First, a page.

Actually, it was a relative, retired Philippine Navy officer Winston Arpon, who called my attention to these activities being planned for most of October by the province of Leyte, led by Governor Leopoldo Dominico Petilla.
What caught my attention is the plan to honor surviving veterans of the conflict. I may simply have missed this detail, but I don’t recall any mention of the conferment of the Congressional Gold Medal on Filipino World War II veterans, living and dead. The old Leyteño warriors would certainly deserve the medal, which happens to be the highest civilian honor that the United States Congress can confer (the very first recipient was George Washington himself).
At any rate, I hope that the 75th anniversary (Diamond Jubilee) of the Leyte landing is given as much prominence as the 50th anniversary (Golden Jubilee). The latter was a major happening in 1994 during the incumbency of President Fidel V. Ramos, complete with a reenactment of the beachhead made by US troops at Red Beach.
US Defense Secretary William J. Perry and General John M. Shalikashvili, chairman of the Joint Chiefs of Staff, joined dignitaries from 10 countries, as well as Ramos, in the commemoration,
A Hollywood star, Ken Metcalfe (Apocalypse Now, TNT Jackson, Sunugin ang Samar) played the role of General MacArthur.
It was a spectacular affair spoiled, slightly by “General MacArthur” Metcalfe unceremoniously falling from a landing craft. It took some effort to recover his ruffled dignity before he waded heroically ashore. Mercifully, the actor who portrayed Carlos P. Romulo did not drown during the reenactment.
I personally have an emotional attachment to the landing at Red Beach. I had just turned five and was old enough to vividly remember events, although too young to appreciate their significance.
I wrote about my recollections in my book, Confusions of a Communications Man: “I remember the first wave of P-38s hovering over Tacloban. Japanese soldiers rushing out from the garrison across the street from our house on Calle Burgos, cheering, ‘Banzai!,’ thinking that the planes were reinforcements. And then scampering for cover as the Americans strafed the airport by Cancabato Bay at the mouth of the San Juanico Straits.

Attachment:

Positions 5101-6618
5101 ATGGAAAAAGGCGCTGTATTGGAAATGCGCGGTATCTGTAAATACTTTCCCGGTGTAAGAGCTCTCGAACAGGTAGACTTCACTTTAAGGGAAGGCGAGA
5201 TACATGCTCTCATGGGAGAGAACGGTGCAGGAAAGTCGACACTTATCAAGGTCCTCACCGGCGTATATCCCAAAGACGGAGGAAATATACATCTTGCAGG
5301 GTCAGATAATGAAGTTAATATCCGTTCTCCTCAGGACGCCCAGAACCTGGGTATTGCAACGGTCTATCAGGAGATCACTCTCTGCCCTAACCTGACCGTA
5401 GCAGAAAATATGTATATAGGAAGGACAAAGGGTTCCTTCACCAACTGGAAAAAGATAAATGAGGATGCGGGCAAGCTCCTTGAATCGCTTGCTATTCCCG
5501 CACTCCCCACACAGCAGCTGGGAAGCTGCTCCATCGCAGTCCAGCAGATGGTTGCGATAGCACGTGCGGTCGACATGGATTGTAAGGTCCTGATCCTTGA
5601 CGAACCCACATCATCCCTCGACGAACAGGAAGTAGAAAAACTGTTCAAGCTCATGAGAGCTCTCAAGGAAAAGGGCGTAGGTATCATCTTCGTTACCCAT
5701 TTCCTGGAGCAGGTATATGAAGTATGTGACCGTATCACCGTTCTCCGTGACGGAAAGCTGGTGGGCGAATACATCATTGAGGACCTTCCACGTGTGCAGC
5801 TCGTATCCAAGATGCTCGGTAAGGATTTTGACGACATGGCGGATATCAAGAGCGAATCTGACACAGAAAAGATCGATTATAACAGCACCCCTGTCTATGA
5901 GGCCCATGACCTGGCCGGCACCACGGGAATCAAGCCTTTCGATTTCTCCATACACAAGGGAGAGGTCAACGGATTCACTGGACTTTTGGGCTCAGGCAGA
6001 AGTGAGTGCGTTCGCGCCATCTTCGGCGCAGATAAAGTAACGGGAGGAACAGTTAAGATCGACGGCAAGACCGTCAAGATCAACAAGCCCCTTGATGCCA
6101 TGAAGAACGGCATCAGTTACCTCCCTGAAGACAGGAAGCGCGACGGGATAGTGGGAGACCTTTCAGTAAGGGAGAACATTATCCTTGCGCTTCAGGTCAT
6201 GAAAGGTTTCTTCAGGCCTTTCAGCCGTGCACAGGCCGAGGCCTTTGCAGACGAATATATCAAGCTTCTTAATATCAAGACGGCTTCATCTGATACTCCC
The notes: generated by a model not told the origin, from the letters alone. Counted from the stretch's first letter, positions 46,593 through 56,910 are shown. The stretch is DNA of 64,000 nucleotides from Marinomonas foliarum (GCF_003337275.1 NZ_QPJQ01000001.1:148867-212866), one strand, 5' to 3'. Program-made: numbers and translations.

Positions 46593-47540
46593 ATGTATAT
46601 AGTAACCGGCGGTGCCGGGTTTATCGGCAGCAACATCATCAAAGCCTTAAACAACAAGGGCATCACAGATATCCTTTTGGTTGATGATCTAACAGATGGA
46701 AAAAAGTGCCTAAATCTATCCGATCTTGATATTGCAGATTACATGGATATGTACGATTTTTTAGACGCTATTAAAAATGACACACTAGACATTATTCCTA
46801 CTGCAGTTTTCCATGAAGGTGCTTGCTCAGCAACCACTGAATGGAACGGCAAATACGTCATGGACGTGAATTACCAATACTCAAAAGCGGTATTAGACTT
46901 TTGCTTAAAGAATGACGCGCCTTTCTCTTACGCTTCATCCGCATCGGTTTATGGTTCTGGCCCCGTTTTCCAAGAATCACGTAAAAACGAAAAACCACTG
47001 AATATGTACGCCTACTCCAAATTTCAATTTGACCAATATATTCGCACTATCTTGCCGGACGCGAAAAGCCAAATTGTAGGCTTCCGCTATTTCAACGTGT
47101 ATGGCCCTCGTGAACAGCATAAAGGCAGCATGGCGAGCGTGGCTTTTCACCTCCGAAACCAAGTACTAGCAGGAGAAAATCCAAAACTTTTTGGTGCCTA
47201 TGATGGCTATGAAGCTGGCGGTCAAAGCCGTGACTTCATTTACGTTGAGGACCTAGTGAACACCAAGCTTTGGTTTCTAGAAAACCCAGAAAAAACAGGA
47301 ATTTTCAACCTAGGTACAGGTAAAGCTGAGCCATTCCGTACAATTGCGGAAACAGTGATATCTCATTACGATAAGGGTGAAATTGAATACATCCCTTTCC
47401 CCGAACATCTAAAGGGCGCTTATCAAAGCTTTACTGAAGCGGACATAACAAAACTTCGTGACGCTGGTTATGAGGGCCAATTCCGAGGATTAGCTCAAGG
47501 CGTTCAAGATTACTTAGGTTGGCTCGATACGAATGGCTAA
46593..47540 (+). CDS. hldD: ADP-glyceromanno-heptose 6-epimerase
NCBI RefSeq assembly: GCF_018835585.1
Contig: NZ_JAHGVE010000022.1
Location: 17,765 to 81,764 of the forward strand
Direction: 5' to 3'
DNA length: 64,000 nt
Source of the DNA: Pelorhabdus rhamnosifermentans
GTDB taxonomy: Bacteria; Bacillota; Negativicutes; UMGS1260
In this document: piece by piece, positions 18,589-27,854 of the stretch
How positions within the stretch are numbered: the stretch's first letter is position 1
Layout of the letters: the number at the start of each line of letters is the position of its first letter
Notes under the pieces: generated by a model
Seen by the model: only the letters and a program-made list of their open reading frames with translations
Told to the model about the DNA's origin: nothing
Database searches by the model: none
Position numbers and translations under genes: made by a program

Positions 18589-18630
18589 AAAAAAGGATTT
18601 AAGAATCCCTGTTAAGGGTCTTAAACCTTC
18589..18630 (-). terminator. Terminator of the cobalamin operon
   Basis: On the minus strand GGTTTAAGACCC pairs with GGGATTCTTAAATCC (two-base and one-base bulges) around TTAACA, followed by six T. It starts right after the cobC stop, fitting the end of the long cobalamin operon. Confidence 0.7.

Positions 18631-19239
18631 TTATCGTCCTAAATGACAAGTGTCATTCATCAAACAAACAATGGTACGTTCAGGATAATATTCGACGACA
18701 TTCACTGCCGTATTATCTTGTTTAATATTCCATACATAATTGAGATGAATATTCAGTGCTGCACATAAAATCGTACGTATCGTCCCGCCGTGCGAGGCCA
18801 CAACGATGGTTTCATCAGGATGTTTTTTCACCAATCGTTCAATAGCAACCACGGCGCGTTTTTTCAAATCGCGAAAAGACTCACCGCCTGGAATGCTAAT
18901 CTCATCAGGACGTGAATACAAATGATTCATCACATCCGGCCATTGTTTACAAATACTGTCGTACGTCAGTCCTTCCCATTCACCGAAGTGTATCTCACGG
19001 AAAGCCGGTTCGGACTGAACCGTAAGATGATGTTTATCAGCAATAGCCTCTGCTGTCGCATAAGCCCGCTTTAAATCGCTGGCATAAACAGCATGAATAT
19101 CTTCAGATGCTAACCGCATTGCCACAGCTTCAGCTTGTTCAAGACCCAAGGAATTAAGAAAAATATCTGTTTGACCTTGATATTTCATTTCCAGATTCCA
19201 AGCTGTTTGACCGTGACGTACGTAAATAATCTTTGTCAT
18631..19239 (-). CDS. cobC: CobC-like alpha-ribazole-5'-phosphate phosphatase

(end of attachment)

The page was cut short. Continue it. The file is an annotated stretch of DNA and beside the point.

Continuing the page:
“I remember dogfights. Searchlights and tracer bullets lighting up the night sky. Bullets slamming into the headboard of our parents’ bed while my brothers and I were playing on it. A lone Japanese officer, pistol in hand, staring at our family, huddled in the air raid shelter under the house. Looking as scared as we were. And then running off wordlessly.
“I remember American troops marching into town, following General MacArthur’s landing at Red Beach in nearby Palo. GIs boozing in the bar that my parents had made out of the living room of our house. Children holding up two fingers in a V sign and calling out, ‘Victory Joe! Give me chocolate.’The liberation songs: ‘Pistol Packing Mama,’ ‘You Are My Sunshine’ and ‘Drinking Rum and Coca-Cola,’ with naughty lyrics:
‘American boys are very nice,
They kiss me once and they kiss me twice.
They give me food and they give me drink.
And after that, what do you think.’
“I remember the term, ‘pam-pam,’ which was what the GIs called the whores prowling the streets. And I remember a badly mauled and drunken GI dumped in the house by his buddies, wailing the whole night, ‘I will no more see my mama. I will no more see my papa. I am going to Okinawa.’”
Yes, even for someone who was very young then, Oct. 20 has much meaning. How much more for those who fought in it, lost comrades in it and lost loved ones in it?
I hope that the young bureaucrats at the Department of Tourism can appreciate that.
Greg B. Macabenta is an advertising and communications man shuttling between San Francisco and Manila and providing unique insights on issues from both perspectives.